Friday, April 23, 2021

Crafting Stronger Mechanical and Emotional Transitions to Keep Your Reader Turning The Page

I learned about the importance of transitions during my MFA study. One of my thesis advisers, a talented novelist, read my novel-in-progress and liked it but felt my background as a newspaper writer hampered my transitions. "You end each chapter like you would a journalistic piece," she told me. "It's complete, nothing left to push the reader forward into the next chapter."

She was right. As a syndicated newspaper columnist for twelve years, I had been trained to keep my thoughts short and wrap them up with a flourish.

The goal was reader satisfaction, a sense of completion. Closure.

"Closure is the last thing you want in the middle of a book," my adviser said. "You want to keep your readers turning the page."

Duh, I thought. But I had no idea how to accomplish that "no closure" state. I'd been too well trained on the other. So I had to learn.

Maybe you are learning too. One of my students is writing historical fiction. This week he emailed me about transitions. he wants to break his historical chronology by inserting flash forwards from later in the story. It breaks the true timeline of events as they actually happened, but it would create a good transition, he says, setting up the despair that builds at that point in the storyboard.

Another writer had a different "transition" question this week. "Mechanically manipulating the end of my chapters to create stronger transitions feels awkward to me," she said. "Won't the reader see behind this device? How do I make it natural to the story?"

These two questions span the range of types of transitions, as well as the purpose of good transitions. The first writer is asking about the inner transitions--how to set up an emotional outcome by manipulating placement of events, and if that's OK. The second writer is asking about the sheer mechanics of transitions. Both are important questions.

Most writers in revision--and some in early-draft stage--come to a point where they begin to look at all kinds of transitions. Both the small but essential bridges that lead your reader from the end of one scene, one thought, one idea to the next, as well as the larger transitions that provide the emotional or "meaning" outcome you're aiming for.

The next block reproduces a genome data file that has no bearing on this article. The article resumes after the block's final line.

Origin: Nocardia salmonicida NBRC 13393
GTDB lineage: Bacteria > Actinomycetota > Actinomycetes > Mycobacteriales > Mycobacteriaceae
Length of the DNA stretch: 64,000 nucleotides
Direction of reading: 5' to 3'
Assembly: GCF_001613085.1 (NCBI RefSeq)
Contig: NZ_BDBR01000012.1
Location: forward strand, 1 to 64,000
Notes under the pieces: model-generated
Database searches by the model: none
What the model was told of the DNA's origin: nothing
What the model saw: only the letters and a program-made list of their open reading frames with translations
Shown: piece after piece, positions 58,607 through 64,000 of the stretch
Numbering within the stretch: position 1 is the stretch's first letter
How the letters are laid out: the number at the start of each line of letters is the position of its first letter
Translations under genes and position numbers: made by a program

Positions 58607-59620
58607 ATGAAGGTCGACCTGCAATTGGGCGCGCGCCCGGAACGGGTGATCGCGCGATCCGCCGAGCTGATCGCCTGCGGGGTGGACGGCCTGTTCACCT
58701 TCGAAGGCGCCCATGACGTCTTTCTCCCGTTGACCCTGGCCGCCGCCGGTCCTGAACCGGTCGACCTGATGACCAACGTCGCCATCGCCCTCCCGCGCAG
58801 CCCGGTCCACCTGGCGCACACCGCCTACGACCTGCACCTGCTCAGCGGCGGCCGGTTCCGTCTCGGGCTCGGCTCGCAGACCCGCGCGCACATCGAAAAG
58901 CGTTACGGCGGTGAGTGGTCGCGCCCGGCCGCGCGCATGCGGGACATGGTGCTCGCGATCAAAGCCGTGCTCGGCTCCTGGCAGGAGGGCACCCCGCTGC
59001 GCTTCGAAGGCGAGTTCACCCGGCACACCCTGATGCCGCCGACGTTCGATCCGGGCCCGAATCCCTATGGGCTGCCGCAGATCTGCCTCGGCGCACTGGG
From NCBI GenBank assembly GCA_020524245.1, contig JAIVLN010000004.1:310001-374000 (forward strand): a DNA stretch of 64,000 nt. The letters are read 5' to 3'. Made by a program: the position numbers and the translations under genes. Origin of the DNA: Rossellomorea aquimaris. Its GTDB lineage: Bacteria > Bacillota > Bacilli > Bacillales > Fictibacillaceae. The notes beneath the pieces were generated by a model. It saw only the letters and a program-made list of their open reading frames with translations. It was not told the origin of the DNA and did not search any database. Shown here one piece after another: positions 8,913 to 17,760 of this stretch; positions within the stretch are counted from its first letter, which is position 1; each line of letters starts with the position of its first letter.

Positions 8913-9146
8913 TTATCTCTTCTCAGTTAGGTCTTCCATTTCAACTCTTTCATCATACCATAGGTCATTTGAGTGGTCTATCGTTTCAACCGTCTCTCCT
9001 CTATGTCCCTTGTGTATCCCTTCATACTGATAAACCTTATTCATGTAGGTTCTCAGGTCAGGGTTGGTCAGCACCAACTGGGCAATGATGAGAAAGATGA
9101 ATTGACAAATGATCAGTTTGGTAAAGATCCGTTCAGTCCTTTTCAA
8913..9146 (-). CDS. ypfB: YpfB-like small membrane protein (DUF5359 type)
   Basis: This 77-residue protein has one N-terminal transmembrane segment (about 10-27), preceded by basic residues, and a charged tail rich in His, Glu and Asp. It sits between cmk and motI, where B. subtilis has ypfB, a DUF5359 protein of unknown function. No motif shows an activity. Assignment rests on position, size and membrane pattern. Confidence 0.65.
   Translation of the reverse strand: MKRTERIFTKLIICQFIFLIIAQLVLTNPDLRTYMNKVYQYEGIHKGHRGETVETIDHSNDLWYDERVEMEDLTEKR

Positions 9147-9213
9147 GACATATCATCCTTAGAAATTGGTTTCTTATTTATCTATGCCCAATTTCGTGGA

I'm very respectful of skillfully wrought transitions. Whether within a chapter or between chapters, unless transitions are solid, the reader will choose that moment to set down your book. And maybe never pick it up again.

Not something any writer wants.

Transitions of Chronology
Let's look first at how transitions work in chronology. If you're not deviating from the timeline, if you're not moving into backstory or flashing forward in time, these are the simplest and easiest to write. Chronological transitions are also called time marker: phrases placed at the start of the next scene or chapter to indicate the passage of time, change of location, or change of point of view. In my view, they are also the most obvious (as my student above called "mechanical") and if overused they can be noticed by the reader as a device. They include phrases like: "By Tuesday morning, he . . ." or "Two days later . . . " or "It had only been three weeks since she'd last . . . "

I use these in early drafts as basic orientation. Some writers include epigraphs (notes or quotes or dates at the top of each chapter) to orient: "1989" or "April" or "Monday."

But just remember: Chronological transitions can feel clunky to the reader after a while. They are like reading a chart of time passing, unless done well. I use these, as I said, but as I get deeper into revision, I'll try something more sophisticated, less device-obvious. Those are word and image transitions.

Word and Image Transitions
A more natural way to craft a transition is by echoing an image or word used earlier. In The Hours, Michael Cunningham's Pulitzer-winning novel that tracks the lives of three separate women, he uses the image of yellow roses to transition between their stories and times. In one scene, yellow roses are being arranged in a vase for a party; in another, they are being piped on the top of a birthday cake. Two different time periods, two different narrators. The reader doesn't consciously go, "Oh, yeah, yellow roses again," but the image is registered in the subconscious and a sense of smoothness results. We read on because the tiny bridge is there, making our transition easier.